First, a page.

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Maasai voters queue in Saikeri

Maasai voters queue at a polling station in Saikeri, Kajiado West County, Kenya on Aug. 8, 2017. (Photo: Carl de Souza/AFP/Getty Images)

Election day in Kenya

Kenyan election officials began counting votes on Tuesday, as results trickled in from a hard-fought contest between the country’s foremost political dynasties and election authorities called for calm.

Shrouded in fears of violence, the vote pits President Uhuru Kenyatta, the 55-year-old businessman son of Kenya’s founding president, against Raila Odinga, a 72-year-old former political prisoner and son of Kenya’s first vice-president.

The rivals are facing each other for the second time, with opinion polls putting them neck-and-neck after two months of campaigning marked by fiery rhetoric but public speeches largely free of the ethnic hate that has sullied previous contests.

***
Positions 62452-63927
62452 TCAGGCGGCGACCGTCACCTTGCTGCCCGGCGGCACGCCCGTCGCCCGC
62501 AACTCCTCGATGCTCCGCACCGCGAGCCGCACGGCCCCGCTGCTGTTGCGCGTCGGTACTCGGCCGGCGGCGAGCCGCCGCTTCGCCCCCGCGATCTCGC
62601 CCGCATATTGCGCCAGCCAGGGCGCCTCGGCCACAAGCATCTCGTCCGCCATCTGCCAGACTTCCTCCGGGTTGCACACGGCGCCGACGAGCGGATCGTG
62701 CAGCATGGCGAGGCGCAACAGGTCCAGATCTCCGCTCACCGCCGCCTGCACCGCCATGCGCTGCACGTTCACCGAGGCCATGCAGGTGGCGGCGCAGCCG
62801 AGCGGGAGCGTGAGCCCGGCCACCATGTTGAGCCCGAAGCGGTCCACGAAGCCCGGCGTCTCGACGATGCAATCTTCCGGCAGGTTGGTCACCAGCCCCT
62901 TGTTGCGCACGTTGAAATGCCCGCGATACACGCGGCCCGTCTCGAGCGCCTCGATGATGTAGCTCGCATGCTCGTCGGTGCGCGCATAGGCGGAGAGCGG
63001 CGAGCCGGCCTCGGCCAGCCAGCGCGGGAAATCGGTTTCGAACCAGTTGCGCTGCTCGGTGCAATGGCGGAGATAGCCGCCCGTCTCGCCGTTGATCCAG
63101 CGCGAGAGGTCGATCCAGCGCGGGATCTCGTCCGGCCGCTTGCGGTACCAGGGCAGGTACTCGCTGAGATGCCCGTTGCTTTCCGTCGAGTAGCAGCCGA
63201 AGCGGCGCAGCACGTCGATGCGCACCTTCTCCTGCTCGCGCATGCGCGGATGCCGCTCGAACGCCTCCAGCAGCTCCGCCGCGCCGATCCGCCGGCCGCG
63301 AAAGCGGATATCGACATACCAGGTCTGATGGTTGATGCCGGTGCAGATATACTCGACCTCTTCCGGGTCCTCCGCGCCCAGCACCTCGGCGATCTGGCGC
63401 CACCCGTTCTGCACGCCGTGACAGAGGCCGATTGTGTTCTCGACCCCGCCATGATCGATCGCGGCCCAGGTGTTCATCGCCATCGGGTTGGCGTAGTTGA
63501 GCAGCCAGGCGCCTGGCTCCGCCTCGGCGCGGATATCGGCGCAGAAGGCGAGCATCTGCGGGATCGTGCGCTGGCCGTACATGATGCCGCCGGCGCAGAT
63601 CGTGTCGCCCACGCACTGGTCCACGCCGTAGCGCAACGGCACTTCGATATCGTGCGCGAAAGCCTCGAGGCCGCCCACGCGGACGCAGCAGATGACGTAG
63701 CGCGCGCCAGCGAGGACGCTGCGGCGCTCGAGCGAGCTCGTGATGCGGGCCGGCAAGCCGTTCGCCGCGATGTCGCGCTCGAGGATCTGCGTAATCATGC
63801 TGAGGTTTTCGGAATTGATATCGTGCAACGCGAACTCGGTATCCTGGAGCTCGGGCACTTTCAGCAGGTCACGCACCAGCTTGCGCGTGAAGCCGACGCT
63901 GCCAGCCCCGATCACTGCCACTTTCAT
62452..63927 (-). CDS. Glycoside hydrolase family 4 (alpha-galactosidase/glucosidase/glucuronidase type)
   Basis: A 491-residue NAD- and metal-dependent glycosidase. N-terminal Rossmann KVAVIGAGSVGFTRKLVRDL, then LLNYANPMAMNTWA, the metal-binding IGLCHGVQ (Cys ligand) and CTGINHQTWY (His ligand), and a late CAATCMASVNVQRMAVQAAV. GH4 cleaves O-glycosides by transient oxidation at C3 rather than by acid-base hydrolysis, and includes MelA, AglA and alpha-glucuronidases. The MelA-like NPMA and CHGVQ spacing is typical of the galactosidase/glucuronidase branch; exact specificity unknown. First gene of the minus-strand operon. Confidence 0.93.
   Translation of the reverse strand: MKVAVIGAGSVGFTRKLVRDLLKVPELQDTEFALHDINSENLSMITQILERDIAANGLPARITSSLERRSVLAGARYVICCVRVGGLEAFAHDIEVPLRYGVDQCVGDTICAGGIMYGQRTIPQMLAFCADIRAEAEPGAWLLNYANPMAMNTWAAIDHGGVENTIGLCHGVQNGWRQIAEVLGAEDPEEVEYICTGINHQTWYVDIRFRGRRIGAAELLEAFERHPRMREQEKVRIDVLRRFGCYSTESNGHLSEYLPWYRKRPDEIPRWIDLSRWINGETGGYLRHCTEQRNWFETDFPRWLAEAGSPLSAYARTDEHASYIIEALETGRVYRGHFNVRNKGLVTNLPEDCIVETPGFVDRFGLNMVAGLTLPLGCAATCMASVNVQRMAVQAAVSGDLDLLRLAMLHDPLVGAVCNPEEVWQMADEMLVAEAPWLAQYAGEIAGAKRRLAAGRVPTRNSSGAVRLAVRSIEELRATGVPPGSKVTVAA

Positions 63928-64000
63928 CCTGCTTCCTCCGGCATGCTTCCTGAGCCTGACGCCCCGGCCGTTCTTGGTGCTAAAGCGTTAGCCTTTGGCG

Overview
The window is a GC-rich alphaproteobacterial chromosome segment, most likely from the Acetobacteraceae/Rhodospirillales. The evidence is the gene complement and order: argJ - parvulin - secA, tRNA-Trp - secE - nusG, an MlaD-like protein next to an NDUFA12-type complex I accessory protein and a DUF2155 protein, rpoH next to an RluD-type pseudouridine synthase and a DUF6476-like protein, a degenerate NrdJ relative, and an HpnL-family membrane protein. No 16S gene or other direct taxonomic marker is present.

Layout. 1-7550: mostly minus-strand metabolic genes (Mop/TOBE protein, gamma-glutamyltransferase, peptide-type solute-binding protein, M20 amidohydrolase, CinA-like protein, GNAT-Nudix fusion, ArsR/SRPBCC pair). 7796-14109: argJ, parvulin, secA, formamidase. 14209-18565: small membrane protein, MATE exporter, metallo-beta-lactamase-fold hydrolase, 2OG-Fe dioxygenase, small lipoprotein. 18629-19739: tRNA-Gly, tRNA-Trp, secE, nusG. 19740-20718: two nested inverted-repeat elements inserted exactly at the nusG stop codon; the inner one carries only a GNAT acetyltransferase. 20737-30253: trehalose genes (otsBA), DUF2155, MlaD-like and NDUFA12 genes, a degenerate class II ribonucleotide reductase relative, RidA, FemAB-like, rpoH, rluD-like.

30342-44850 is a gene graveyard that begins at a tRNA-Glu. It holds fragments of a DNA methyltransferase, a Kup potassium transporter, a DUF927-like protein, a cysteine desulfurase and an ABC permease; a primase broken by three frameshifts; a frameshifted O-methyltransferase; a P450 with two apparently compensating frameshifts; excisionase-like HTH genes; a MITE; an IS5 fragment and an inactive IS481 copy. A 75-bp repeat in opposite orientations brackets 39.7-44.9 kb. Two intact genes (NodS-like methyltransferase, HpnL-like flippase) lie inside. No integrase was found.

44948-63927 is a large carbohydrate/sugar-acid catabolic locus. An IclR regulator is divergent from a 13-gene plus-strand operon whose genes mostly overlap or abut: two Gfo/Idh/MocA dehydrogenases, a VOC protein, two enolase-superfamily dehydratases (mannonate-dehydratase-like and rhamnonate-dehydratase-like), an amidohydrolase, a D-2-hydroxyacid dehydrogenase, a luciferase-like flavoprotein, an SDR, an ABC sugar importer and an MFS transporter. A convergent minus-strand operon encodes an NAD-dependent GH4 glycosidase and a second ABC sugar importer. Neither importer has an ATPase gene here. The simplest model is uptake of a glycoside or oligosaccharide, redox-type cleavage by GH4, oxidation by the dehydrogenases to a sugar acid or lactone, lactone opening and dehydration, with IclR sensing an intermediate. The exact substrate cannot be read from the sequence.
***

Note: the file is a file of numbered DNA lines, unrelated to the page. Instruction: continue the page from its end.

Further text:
“During this critical phase, we urge all Kenyans to exercise restraint as we await official results from the polling stations and indeed as they start trickling in,” the electoral commission said in a statement.

Odinga comes from the Luo people in western Kenya, an area that has long felt neglected by the government and resentful of their perceived exclusion from political power. Kenyatta is Kikuyu, an ethnic group that has supplied three of Kenya’s four presidents since independence from Britain in 1963.

The razor-thin polling has increased the chances of glitches – innocent or otherwise – despite a high-tech electronic voting system. That could be grounds for the loser to allege fraud, as Odinga did in 2007 and in 2013. Given his age, this is probably Odinga’s last crack at the top job.

A decade ago, vote tallying was abruptly stopped and the incumbent president declared the winner, triggering an outcry from Odinga’s camp followed by outbreaks of ethnic violence in which 1,200 people were killed and 600,000 displaced. (Reuters)

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